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Fighting Diabetes With Vinegar?

An Arizona State scientist has discovered vinegar could have a sizeable impact on the body's ability to fight type 2 diabetes. Two tablespoons of vinegar before a meal, maybe as part of a vinaigrette salad dressing, could dramatically reduce the spike in blood concentrations of insulin and glucose that come after a meal.

In a study of about 30 patients divided into three groups (type 2 diabetes, healthy and those with markers for diabetes), scientists gave each participant the vinegar dose or a placebo to drink immediately before they ate a high-carbohydrate breakfast.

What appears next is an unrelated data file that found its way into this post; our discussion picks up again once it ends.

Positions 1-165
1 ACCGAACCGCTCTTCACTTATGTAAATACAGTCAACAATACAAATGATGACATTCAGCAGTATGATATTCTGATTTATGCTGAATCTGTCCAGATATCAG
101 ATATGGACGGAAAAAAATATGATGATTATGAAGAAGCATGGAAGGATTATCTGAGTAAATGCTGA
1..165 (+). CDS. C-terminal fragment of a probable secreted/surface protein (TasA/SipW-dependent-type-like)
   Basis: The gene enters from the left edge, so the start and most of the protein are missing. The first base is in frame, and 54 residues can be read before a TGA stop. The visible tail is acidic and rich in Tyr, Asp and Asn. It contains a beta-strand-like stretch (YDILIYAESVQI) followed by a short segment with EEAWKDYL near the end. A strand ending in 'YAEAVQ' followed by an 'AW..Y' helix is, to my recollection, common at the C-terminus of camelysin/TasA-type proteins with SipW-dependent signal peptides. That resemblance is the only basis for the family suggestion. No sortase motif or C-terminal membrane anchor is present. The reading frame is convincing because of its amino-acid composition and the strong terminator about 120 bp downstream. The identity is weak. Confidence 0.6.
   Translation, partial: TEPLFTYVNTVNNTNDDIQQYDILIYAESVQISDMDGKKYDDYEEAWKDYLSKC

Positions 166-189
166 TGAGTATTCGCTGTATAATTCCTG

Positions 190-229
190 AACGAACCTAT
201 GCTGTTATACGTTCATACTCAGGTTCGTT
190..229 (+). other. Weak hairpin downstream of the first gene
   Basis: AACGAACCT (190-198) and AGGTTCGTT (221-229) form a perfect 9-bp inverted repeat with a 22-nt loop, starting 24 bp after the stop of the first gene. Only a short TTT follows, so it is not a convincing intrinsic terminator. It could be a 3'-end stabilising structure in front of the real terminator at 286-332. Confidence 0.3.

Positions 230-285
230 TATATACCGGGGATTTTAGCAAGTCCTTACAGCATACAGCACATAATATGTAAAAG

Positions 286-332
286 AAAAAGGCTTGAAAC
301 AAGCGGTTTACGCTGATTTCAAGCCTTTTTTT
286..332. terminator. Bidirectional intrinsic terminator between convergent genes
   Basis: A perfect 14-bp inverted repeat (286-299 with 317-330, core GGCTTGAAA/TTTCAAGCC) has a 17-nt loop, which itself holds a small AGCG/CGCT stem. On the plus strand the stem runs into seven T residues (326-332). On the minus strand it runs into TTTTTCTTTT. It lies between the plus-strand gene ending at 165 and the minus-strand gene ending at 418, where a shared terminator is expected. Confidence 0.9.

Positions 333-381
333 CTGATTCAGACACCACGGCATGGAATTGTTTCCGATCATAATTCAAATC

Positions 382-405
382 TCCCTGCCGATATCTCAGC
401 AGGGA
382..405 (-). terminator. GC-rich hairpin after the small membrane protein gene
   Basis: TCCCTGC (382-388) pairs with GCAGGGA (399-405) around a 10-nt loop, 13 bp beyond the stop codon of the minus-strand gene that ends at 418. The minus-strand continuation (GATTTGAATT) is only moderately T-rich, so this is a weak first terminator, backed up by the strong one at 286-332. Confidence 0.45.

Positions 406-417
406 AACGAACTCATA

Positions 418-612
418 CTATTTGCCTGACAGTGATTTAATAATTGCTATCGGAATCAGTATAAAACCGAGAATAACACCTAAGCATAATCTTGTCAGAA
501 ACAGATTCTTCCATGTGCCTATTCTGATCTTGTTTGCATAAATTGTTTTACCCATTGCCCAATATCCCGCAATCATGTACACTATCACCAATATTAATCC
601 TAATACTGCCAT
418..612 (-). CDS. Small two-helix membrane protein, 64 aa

Although all three groups in the study had better blood readings after meals begun with vinegar cocktails, those showing the signs of future diabetes showed the biggest gains. For example, vinegar cut their blood-glucose rise in the first hour after a meal by about half, compared with readings after a placebo, premeal drink. In contrast, blood-glucose concentrations were only about 25 percent better after people with diabetes drank vinegar.

Also, people with prediabetic symptoms ended up with lower blood glucose than even healthy volunteers after both groups drank vinegar.

Science News Vol. 167, No. 1 January 1, 2005

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